The hydrolysis of rotigotine from the three types of linkers on the poly(oxazoline)-rotigotine conjugates was examined in rat plasma. Four milliliters of rat plasma was placed in a test tube, and then spiked with approximately 16 mg of each poly(oxazoline) drug conjugate dissolved in 400 μL of 5% dextrose solution. The test tubes were placed in a 37° C. water bath and allowed to incubate for approximately 48 hours. At regular time intervals, a 100 μL aliquot of plasma was taken and placed in a 1.5 mL centrifuge tube, neutralized with 5 μL of dilute acid solution (3M HCl or 30% TFA), and treated with ˜500 μL of acetonitrile to precipitate the plasma proteins and dissolve the rotigotine. The tube was centrifuged at 14,000 rpm for 5 minutes. The supernatant was removed, filtered, placed in an HPLC vial, and assayed by reverse phase chromatography using a Zorbax C8 300SB, 5μ, 4.6×150 mm column fixed to an Agilent 1100 chromatogarphy system fitted with a variable UV detector set at 228 nm. The mobile phase was 0.1% TFA in water (A) and 0.1% TFA in acetonitrile (B) eluting a rate of 1 mL/min. A standard curve was created by spiking a known concentration of drug in plasma and extracting and assaying the free drug as described above. The amount of drug in each aliquot was calculated from the standard curve above and a plot of the concentration of drug released versus time was generated. The half-life of each poly(oxazoline)-rotigotine conjugate was calculated and shown in Table 1. Table 1 shows that changes in the linking group, as well as the nature of the polymer (POZ vs. PEG vs. modified dextran), affect the hydrolytic release of rotigotine from the polymer conjugate. As can be seen in Table 1, Only POZ polymers provided extended half-life of the agent. PEG and dextran polymers were not effective. As a result, POZ polymers can be “tuned” to release the agent with a desired release profile without an initial burst effect. Of particular note, polymers that release rotigotine fast (under 15 minutes) would not be expected to work for the treatment of dopamine deficiency disorders by a daily or weekly subcutaneous injection.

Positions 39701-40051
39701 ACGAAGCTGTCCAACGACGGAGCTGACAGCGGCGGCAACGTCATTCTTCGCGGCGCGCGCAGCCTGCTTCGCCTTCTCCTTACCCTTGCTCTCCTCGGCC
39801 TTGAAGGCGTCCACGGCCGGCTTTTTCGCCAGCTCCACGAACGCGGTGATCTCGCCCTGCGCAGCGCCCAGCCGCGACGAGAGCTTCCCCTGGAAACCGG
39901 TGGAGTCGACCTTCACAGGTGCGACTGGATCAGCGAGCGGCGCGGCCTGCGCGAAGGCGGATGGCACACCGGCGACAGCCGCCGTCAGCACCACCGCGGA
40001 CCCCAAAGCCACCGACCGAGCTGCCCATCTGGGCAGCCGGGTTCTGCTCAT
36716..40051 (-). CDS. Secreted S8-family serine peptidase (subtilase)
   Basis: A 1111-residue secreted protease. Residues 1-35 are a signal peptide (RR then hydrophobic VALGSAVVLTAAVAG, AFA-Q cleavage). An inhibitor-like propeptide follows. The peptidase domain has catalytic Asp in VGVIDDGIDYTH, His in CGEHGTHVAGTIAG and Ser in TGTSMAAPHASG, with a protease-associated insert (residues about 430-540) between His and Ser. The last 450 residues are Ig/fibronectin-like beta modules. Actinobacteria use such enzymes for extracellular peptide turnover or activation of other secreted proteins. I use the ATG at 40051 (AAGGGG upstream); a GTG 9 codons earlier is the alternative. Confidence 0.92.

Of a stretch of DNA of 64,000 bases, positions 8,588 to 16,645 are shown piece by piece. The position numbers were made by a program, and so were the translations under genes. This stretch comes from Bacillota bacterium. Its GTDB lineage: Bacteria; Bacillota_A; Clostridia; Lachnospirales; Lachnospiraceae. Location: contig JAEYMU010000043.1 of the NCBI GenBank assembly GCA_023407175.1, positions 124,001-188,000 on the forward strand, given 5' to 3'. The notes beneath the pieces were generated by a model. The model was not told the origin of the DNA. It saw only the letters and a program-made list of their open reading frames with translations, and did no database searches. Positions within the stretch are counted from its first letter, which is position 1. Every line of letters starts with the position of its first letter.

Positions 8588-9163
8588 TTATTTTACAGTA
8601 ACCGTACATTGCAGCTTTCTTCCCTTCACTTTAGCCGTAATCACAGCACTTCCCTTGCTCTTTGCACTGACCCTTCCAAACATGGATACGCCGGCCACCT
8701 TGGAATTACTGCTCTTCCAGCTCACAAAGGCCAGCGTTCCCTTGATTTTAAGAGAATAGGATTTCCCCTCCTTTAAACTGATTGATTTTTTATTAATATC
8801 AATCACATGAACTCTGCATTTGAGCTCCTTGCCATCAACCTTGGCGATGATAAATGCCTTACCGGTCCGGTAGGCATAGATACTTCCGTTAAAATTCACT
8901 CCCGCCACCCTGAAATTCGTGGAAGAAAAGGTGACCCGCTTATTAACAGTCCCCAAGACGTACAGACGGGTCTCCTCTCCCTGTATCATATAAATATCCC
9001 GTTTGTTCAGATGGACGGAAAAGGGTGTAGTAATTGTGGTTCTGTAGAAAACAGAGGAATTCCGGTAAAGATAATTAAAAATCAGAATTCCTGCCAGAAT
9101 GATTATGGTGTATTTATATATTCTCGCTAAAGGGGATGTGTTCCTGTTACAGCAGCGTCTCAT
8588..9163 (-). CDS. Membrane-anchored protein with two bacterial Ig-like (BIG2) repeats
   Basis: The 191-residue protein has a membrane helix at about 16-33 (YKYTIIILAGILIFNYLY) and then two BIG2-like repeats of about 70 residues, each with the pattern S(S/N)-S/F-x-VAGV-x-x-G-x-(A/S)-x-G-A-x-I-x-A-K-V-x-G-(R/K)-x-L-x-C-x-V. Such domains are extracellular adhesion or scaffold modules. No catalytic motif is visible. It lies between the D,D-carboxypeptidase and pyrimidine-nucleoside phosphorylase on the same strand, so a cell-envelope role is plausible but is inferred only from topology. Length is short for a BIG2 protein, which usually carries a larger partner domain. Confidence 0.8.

TABLE 1
Effect of linker and polymer on rate of hydrolysis release
of rotigotine from rotigotine esters (polymer-triazine-
alkyl-CO-O-Rotigotine) in plasma, pH 7.4, 37° C.
Polymer* Alkyl Linker Half-Life
POZ* —CH2 2.4 ± 0.28 hours (2 batches)
POZ* —CH2(CH3)— 7.1 hours
POZ* —CH2CH2 11.9 ± 4.2 hours (6 batches)
POZ* —CH2CH2CH2 5.0 hours
PEG 4-arm$ —CH2CH2 8 minutes
PEG Dendrimer@ —CH2CH2 11 minutes
PEG 4-arm! See specification <5 minutes
Modified —CH2CH2 <2 minutes
Dextran#
*POZ is MW 20,000, acid terminus, 10 triazine pendents.
$PEG see examples 10 and 11 for structure
@see examples 12 and 13 for structure
!see examples 14 and 15 for structure
#see examples 16 and 17 for structure

Example 19 Pharmacokinetics of rotigotine in rat after intravenous and subcutaneous administration of H-[(Acetyl-Rotigotine)10(EOZ)190]-COOH 20K and H-[(Propionyl-Rotigotine)10(EOZ)190]-COOH 20K

To study the pharmacokinetics of the POZ conjugates described herein, in vivo studies were conducted with male Sprague-Dawley rats. Twenty-seven male cannulated Sprague-Dawley rats (300-350 g) were divided into nine groups of 3 animals per group. Groups I-II received a single subcutaneous (SC) dose (right flank) of POZ acetyl rotigotine (as described in Example 6) at equivalent doses of 1.6 and 6.4 mg/kg. Groups III-IV received a single subcutaneous (SC) dose (right flank) of POZ propyl rotigotine (as described in Example 7) at equivalent doses of 1.6 and 6.4 mg/kg. Group V received a single subcutaneous (SC) dose (right flank) of rotigotine hydrochloride at an equivalent dose of 0.5 mg/kg. Groups VI-VII received a single intravenous (IV) dose (lateral tail vein) of POZ acetyl rotigotine (as described in Example 6) at equivalent doses of 0.5 and 2.0 mg/kg. Groups VIII-IX received a single intravenous (IV) dose (lateral tail vein) of POZ propyl rotigotine (as described in Example 7) at equivalent doses of 0.5 and 2.0 mg/kg. The test articles were dissolved in 5% dextrose injection and filtered prior to each injection. Serial blood samples were obtained from each intravenously dosed animal through the cannulated catheter, at time intervals of end of injection, 12, 24, 48, 96 and 168 hours. The time intervals for the subcutaneously dosed animals were 6, 12, 24, 48, 96 and 168 hours. The blood was processed to collect the plasma which was stored at −70° C. before analysis. The plasma samples were extracted with acetonitrile using d3-rotigotine as an internal standard and the analytes in the extract were assayed by chromatographic analysis on LC/MS-MS system using a C-18 reverse phase column with 0.9 um silica coreshell (Accucore™, Thermo Scientific, 30×2.1 mm ID and 2.6 micron particle size). The mobile phase was ammonium formate 10 mM pH3.0 (solvent A); and 90% acetonitrile, 10% methanol, and 0.1% formic acid (solvent B), eluting at 0.6 mL/min.